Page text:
It's because the name "Lamborghini Militaria 001" (or "Lamborghini Mimran 001" since the Swiss family just bought into the company) was already taken by this. It took Lamborghini two expensive and completely useless prototypes to finally reach perfection with the third design (and a V12).
I guess some of you know about the 1977 Lamborghini Cheetah, a rolling attempt to get a contract from the US military. It was designed by Rodney Pharis, president of US based defense contractor Mobility Technology International. Lamborghini was happy to pass on the development. MTI ran into some legal difficulties since the car looked pretty much like the XR311 prototype from competing company FMC. Still, the first Cheetah was built in San José, then shipped so it could be displayed at the '77 Geneva Motor Show. After the European trip, this car was also used to shoot a commercial in Utah for potential costumers.
The Cheetah was doomed right from the beginning. Using a rear mounted Chrysler V8 with 190 hp, a three speed automatic transmission and run-flat tires, the weight balance ruined the handling so effectively that it was impossible to imagine the vehicle in a combat situation. But the US Army wasn't about to buy vehicles made abroad anyway, so the Cheetah project was cancelled after making just three more unfinished prototypes. The whole party cost Lamborghini so much that they couldn't even finish BMW's M1 project before going out of business for a while.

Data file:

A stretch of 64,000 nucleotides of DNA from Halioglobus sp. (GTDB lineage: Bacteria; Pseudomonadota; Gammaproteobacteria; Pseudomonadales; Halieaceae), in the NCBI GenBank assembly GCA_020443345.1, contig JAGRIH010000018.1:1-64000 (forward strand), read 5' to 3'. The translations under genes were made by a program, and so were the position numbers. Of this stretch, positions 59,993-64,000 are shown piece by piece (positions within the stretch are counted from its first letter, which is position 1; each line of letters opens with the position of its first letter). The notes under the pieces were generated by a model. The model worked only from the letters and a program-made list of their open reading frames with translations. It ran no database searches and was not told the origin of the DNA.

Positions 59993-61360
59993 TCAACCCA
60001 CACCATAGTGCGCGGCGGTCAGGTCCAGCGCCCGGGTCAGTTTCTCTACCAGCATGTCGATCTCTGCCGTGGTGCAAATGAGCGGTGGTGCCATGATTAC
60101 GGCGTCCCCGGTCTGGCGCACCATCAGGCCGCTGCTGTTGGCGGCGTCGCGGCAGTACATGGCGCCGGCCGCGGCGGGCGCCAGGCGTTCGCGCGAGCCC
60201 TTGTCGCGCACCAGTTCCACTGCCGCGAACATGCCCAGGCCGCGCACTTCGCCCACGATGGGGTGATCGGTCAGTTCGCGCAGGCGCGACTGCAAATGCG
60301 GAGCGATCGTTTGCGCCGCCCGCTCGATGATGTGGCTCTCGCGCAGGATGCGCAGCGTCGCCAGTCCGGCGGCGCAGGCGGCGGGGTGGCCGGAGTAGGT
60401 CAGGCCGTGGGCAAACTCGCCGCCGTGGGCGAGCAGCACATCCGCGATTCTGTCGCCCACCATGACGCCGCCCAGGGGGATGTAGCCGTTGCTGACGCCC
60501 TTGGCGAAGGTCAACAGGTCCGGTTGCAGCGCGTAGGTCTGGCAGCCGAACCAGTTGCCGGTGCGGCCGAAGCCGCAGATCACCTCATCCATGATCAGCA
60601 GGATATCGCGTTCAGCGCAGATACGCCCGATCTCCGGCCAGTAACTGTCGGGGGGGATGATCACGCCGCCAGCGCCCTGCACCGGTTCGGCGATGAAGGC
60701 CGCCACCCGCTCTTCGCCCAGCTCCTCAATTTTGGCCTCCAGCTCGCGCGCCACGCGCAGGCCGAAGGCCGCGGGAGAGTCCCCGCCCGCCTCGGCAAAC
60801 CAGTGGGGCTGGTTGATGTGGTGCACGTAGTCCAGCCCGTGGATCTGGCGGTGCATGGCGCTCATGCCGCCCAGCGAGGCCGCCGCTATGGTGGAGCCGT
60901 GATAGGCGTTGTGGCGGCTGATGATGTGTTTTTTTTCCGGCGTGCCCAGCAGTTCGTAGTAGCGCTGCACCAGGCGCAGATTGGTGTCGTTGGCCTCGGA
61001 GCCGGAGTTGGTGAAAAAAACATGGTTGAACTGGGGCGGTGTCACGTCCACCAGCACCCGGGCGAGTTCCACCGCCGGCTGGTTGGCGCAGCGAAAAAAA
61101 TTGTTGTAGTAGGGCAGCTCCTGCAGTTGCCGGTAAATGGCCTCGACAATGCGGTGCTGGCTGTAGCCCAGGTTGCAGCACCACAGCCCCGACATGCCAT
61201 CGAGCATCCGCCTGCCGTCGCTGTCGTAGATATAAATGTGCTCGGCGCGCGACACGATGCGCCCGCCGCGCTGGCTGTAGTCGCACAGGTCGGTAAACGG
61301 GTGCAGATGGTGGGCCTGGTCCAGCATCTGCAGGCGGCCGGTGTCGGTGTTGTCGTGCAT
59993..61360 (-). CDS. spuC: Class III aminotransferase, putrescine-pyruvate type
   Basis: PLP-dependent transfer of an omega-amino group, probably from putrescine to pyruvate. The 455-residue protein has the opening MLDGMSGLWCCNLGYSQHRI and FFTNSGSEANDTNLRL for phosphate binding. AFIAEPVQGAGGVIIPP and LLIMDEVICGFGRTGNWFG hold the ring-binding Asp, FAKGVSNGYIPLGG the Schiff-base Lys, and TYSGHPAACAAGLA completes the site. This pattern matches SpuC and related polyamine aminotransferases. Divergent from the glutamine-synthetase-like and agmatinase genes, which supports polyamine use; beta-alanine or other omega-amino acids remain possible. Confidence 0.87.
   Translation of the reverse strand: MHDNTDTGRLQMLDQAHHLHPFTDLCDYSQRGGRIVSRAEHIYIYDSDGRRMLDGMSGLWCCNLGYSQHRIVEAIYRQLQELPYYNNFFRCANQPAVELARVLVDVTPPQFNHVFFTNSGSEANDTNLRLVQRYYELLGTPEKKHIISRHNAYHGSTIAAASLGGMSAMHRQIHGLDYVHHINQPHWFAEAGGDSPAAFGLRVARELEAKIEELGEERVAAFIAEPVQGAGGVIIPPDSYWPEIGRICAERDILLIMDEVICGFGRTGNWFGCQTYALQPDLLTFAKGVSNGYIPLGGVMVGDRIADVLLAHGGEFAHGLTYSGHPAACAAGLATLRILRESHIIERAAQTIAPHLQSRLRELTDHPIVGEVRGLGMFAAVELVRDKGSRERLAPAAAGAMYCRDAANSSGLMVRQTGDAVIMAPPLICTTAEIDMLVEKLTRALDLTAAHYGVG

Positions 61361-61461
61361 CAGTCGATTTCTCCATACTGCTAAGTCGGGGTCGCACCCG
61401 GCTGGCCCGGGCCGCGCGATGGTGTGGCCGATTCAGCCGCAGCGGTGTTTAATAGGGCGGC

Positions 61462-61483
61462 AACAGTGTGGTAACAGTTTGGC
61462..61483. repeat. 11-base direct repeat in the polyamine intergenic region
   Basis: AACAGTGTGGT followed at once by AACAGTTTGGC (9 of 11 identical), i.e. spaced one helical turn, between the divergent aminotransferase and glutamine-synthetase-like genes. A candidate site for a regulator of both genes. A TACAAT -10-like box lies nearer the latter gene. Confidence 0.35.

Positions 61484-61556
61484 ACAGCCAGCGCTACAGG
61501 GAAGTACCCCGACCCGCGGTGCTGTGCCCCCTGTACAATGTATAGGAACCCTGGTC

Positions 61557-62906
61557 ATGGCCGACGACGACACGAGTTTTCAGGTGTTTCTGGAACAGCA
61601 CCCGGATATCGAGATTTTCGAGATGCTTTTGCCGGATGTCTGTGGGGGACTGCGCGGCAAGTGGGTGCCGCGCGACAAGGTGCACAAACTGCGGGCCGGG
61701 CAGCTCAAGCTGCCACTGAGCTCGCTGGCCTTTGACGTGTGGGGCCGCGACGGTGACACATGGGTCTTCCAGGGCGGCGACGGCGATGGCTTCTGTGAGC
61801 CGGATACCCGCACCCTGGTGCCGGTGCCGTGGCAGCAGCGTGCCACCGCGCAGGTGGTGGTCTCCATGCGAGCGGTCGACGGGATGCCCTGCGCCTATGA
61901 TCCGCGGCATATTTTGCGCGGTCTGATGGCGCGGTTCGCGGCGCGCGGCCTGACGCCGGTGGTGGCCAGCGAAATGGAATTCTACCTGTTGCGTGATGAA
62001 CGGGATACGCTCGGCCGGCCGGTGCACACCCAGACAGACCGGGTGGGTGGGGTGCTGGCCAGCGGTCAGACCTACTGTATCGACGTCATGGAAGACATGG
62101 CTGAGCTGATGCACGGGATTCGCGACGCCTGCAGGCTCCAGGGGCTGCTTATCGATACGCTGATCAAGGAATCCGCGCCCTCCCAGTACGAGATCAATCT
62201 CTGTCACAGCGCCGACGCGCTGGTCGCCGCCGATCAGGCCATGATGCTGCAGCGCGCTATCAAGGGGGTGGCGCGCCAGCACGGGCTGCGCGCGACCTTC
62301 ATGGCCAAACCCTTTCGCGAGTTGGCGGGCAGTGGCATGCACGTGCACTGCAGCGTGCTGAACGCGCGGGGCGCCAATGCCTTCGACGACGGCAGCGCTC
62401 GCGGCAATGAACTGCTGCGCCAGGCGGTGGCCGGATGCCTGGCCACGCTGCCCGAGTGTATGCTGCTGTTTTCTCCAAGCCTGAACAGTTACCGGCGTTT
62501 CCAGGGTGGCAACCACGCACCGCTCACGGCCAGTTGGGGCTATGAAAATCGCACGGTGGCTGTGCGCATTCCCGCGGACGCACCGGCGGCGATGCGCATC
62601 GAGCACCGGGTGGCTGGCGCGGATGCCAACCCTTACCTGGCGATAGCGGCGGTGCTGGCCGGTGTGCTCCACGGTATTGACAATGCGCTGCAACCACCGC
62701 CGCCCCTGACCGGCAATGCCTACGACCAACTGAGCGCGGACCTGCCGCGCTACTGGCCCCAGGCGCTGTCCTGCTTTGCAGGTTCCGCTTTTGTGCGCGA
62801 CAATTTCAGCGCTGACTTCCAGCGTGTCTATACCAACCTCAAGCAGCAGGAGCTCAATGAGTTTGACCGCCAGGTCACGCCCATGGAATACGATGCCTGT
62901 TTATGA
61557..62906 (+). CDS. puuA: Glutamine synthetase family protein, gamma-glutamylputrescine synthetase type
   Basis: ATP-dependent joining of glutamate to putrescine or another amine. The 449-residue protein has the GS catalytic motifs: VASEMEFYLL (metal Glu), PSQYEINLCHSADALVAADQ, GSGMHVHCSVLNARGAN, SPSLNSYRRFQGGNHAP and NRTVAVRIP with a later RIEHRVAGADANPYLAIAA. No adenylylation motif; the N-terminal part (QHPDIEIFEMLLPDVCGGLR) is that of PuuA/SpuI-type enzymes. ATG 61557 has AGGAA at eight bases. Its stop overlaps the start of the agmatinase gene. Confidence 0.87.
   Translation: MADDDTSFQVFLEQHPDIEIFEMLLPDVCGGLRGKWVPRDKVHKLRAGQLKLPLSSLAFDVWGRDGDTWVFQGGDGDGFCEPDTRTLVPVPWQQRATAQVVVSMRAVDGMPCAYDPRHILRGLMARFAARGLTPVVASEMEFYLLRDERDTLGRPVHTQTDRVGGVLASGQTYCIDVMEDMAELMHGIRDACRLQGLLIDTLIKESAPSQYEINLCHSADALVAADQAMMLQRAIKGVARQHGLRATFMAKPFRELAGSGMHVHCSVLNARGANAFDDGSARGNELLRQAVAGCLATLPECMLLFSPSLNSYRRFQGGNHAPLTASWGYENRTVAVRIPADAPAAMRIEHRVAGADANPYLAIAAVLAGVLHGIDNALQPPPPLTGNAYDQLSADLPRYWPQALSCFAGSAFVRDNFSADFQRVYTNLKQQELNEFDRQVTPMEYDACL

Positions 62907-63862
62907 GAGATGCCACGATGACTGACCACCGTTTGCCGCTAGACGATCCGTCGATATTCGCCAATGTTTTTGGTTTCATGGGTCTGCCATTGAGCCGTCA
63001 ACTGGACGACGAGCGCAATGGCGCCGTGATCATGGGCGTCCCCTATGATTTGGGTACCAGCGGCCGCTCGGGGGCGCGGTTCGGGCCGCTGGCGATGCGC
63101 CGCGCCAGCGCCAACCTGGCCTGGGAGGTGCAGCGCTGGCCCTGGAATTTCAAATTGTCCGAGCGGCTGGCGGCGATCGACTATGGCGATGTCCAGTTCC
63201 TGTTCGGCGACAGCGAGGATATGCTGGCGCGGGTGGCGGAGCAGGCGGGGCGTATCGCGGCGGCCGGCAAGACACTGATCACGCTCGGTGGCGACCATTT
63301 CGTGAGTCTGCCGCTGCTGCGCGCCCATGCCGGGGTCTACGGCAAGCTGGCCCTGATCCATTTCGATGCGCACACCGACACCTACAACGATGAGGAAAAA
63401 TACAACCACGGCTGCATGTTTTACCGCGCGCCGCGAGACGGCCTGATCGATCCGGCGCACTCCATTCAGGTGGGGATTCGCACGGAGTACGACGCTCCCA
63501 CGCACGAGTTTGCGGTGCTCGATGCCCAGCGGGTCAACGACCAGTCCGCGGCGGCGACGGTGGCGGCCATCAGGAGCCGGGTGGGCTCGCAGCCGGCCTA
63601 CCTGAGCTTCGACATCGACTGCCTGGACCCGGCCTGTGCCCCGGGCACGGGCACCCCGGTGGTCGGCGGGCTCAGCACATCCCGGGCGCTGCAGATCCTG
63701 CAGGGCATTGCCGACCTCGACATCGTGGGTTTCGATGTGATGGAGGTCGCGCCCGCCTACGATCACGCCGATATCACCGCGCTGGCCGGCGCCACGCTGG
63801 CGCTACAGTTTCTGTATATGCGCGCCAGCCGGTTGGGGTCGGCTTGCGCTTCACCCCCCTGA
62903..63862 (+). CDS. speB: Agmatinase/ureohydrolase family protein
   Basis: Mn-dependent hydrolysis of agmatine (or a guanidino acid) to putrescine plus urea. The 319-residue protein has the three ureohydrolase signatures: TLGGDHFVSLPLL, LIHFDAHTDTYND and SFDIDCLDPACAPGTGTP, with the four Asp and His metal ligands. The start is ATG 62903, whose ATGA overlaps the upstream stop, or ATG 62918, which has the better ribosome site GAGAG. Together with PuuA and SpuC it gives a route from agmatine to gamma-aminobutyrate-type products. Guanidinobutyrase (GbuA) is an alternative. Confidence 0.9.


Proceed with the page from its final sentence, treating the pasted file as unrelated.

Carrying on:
That takes us to the LM001.
The Mimran family injected some cash into the Italians. The plan remained similar, and Cheetah's dual round headlamps were gone, just like the Chrysler V8. Instead, a 360 cubic inch AMC engine was put at the rear with a modest 180 horsepower. The LM001 was displayed at the '81 Geneva Show next to Lamborghini's new and more affordable car, the Jalpa, which was developed from the Silhouette. This sand-colored brick could do 100 mph in a straight line, but suffered from the same design flaw: it was tail-heavy. It's hard to see what did they expect after the Cheetah's failure.
Five years later, they fixed (almost) everything. The LM Antiore 002 prototype had the Countach LP 500S's V12 moved up to the front, supported by a full tubular chassis and a new suspension. It was twice as powerful, could seat ten people if necessary, while weighting 1100 pounds more. By the time it reached production as the LM002, permanent all-wheel drive (a first for Lamborghini) and lots of leather were added.
They also tried to use turbo diesel power in the LM003 prototype in hope of future orders from the military, but that car turned out to be underpowered.
Lambo's V12 was the only way.
(I know all this from Lambocars, which is an awesome site you should check out!)
Photo credit: Lamborghini and Pagani Automobili